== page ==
Standards are used to ensure that products or services can be developed to reliably perform in a known and predictable way. That's a laudable aim and can work well in a field with no innovation. So anyone can go to Paris and see the standard metre bar. Even there the metre is now defined as the length of the path travelled by light in vacuum during a time interval of 1/299 792 458 of a second. However the difference is minimal. A metre is still a metre for almost all practical applications.
Standards are much more difficult to apply in a field where there is rapid innovation. If the technology allows a new approach, then eager developers will wish to use that technology. This happens even though the process of defining the standards that should apply will necessarily take a longer time. Standards require concensus and this may be difficult to achieve. For web browsers it is the World Wide Web Consortium (W3C) that attempts to develop concensus on standards. Its mission is to develop interoperable technologies (specifications, guidelines, software, and tools) to lead the Web to its full potential.
Anyone who slaps a ‘this page is best viewed with Browser X’ label on a Web page appears to be yearning for the bad old days, before the Web, when you had very little chance of reading a document written on another computer, another word processor, or another network.
Tim Berners-Lee, inventor of the World Wide Web and director of the W3C
Browser standards are going through a most interesting evolution at this time. Accordingly this post will set out the 'big picture' view of the browser standards scene. Those who require more specific directions on particular aspects of standards are encouraged to visit the W3C website, where there is a wealth of relevant information.
Most browsers have two modes of operation. They may show web pages that are coded correctly according to a defined standard in a Standards Compliant Mode for that particular standard. Any other web page will be displayed in a Quirks Mode. The Standards Compliant Mode should ensure that the display in one browser will be very similar to what would be seen in another browser operating according to its own Standards Compliant Mode. There will always be slight differences since different browsers may choose to adopt slightly different default behaviours. When a browser operates in its Quirks Mode, then there are no guarantees on how the display will appear. Different browser developers may choose what they regard as the most robust behaviour for any given code.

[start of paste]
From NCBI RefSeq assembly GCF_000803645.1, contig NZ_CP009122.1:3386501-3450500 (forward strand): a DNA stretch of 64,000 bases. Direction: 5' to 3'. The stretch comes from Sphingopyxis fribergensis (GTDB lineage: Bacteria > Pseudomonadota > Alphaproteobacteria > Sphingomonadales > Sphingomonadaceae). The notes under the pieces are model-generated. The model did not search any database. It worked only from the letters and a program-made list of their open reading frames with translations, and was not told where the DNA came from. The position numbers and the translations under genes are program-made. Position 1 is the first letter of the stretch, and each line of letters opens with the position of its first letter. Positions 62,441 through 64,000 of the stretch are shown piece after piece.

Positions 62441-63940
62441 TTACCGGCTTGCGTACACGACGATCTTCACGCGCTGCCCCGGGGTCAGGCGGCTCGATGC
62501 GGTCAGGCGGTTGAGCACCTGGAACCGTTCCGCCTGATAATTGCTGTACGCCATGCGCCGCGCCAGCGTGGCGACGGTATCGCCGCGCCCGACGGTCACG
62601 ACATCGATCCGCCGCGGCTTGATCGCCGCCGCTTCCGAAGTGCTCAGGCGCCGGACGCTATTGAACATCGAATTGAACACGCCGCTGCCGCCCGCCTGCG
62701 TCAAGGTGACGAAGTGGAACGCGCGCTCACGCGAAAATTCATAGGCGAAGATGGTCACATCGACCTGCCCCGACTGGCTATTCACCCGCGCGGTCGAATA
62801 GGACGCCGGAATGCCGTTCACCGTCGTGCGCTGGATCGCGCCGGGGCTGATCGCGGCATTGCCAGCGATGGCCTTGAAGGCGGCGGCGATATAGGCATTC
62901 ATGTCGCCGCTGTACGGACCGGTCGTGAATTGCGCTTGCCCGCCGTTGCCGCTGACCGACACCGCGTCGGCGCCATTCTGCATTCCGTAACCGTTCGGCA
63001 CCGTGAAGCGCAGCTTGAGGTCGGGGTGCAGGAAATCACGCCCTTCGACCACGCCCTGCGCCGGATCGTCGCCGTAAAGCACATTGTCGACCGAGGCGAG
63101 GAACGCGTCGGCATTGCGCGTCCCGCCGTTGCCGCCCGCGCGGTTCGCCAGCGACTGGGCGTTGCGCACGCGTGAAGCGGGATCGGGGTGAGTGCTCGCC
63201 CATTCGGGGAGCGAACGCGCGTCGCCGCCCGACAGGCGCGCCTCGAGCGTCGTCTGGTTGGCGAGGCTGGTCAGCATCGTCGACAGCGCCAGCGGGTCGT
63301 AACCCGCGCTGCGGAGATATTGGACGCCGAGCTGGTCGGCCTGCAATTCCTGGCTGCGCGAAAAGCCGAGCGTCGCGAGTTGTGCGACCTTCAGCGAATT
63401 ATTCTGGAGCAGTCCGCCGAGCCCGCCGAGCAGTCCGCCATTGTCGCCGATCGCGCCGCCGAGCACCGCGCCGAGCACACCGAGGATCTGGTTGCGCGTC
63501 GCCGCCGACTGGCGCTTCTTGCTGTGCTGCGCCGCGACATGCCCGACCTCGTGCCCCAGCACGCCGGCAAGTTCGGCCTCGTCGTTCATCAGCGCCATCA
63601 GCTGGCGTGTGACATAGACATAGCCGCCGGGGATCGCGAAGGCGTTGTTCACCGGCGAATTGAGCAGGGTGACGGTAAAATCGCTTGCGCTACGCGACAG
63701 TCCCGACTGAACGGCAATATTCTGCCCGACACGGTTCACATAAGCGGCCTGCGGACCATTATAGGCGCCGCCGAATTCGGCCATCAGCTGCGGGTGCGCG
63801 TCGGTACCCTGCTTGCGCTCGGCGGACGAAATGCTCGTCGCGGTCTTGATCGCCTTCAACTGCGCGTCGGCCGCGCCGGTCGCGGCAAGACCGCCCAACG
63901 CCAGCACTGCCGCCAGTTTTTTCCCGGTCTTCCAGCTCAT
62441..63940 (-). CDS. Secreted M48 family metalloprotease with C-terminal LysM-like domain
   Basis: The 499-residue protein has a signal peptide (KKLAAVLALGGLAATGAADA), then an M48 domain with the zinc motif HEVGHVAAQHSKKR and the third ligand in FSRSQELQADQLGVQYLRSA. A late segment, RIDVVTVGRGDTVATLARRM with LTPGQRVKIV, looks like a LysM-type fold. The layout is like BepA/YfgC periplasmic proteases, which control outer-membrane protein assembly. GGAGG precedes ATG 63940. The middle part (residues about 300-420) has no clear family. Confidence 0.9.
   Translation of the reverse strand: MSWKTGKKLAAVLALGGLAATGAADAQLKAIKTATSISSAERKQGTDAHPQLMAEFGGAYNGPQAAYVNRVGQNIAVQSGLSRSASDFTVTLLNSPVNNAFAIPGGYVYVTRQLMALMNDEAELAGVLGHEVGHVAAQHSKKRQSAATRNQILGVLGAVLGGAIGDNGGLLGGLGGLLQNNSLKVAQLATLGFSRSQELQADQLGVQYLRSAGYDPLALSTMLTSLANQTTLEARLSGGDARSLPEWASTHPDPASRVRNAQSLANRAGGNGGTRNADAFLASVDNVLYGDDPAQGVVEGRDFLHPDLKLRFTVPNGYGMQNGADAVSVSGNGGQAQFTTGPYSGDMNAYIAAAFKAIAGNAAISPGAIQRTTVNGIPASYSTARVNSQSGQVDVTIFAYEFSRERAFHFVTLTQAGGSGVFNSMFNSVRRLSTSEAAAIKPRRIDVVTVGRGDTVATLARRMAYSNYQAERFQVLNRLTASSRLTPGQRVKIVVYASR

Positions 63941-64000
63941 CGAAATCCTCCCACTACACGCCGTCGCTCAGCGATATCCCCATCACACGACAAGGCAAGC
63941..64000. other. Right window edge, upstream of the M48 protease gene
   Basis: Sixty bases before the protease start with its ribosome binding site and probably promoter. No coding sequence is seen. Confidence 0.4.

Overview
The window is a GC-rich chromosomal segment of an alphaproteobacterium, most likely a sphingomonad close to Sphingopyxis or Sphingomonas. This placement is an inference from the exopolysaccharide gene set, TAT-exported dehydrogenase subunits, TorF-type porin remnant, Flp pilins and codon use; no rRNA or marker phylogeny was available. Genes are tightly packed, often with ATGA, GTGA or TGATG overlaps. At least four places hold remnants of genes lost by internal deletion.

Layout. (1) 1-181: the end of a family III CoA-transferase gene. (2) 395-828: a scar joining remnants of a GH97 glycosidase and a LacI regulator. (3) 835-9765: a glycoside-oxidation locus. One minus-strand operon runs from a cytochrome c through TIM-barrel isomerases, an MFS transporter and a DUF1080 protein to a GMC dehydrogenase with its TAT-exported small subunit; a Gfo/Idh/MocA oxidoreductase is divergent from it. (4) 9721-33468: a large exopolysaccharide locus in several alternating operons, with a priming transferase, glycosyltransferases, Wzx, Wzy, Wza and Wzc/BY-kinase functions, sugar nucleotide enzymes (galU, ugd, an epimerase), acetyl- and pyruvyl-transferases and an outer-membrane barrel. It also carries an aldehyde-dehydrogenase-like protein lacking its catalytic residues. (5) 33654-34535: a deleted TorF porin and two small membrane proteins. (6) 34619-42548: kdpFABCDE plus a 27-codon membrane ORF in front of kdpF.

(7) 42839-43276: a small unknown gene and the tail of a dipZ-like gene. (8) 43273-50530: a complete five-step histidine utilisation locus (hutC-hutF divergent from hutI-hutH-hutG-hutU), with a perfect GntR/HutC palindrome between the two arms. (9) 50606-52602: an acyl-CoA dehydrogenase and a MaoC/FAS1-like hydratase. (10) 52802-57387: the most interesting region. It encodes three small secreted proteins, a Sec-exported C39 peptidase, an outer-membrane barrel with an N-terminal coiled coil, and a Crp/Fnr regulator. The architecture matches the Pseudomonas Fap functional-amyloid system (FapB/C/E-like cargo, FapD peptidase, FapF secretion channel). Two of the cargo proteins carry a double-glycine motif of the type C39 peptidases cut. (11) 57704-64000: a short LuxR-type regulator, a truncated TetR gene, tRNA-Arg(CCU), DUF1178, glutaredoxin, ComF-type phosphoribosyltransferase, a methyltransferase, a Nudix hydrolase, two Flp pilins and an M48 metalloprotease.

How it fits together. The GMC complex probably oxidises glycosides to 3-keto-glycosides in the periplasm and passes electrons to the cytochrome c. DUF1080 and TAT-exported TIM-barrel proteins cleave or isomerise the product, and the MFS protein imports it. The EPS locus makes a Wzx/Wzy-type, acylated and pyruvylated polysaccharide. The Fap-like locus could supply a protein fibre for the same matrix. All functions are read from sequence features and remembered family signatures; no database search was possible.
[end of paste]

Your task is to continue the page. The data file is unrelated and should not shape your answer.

The unsettling influence in all this has been the Internet Explorer browser. In early versions it always operated only in Quirks Mode. This would often cause major differences in the way IE would display a standards-validated web-page compared with how it would appear in other browsers using Standards Compliant Mode. The only way to ensure reasonable display in both standards-compliant browsers and Internet Explorer was to add hacks that affected only the IE display and were invisible in other browsers.
This has created a large number of websites (a legacy) that display correctly in Internet Explorer but are not standards-compliant. In moving towards more standards-compliant web designing this massive legacy cannot be ignored. Microsoft is now much more standards-compliant minded. The new Internet Explorer Version 7 Beta2 Preview as discussed in the thread: Test Driving IE 7 Beta2 preview has different ways of handling standards-compliant web pages. Web pages coded according to the STRICT standard will be displayed in a standards-compliant mode for that standard. All other web pages even if coded according to another standard will be displayed in a Quirks Mode. This Quirks Mode will mean that most 'old' web pages will still appear as they would in the prior version 6 of Internet Explorer. 'New' web pages coded according to the STRICT standard will be displayed strictly according to that standard. In this way, Microsoft has found an elegant way of beginning to handle the legacy.
Internet Explorer is not the only browser that has issues with standards, although it is the one that affects most people. A recent article on Graded Browser Support by Nate Koechley, Senior Web Developer, of Yahoo! Inc. that appeared on February 13, 2006 covers this well. As is said there:
The more people who are aware of the challenges and the solutions, the more likely that the right steps are taken. One initiative that is worth mentioning is the Web Standards Project. This is a grassroots coalition fighting for standards that ensure simple, affordable access to web technologies for all.
Support does not mean that everybody gets the same thing. Expecting two users using different browser software to have an identical experience fails to embrace or acknowledge the heterogeneous essence of the Web. In fact, requiring the same experience for all users creates a barrier to participation. Availability and accessibility of content should be our key priority.
Edited by bwelford, 06 March 2006 - 08:54 PM.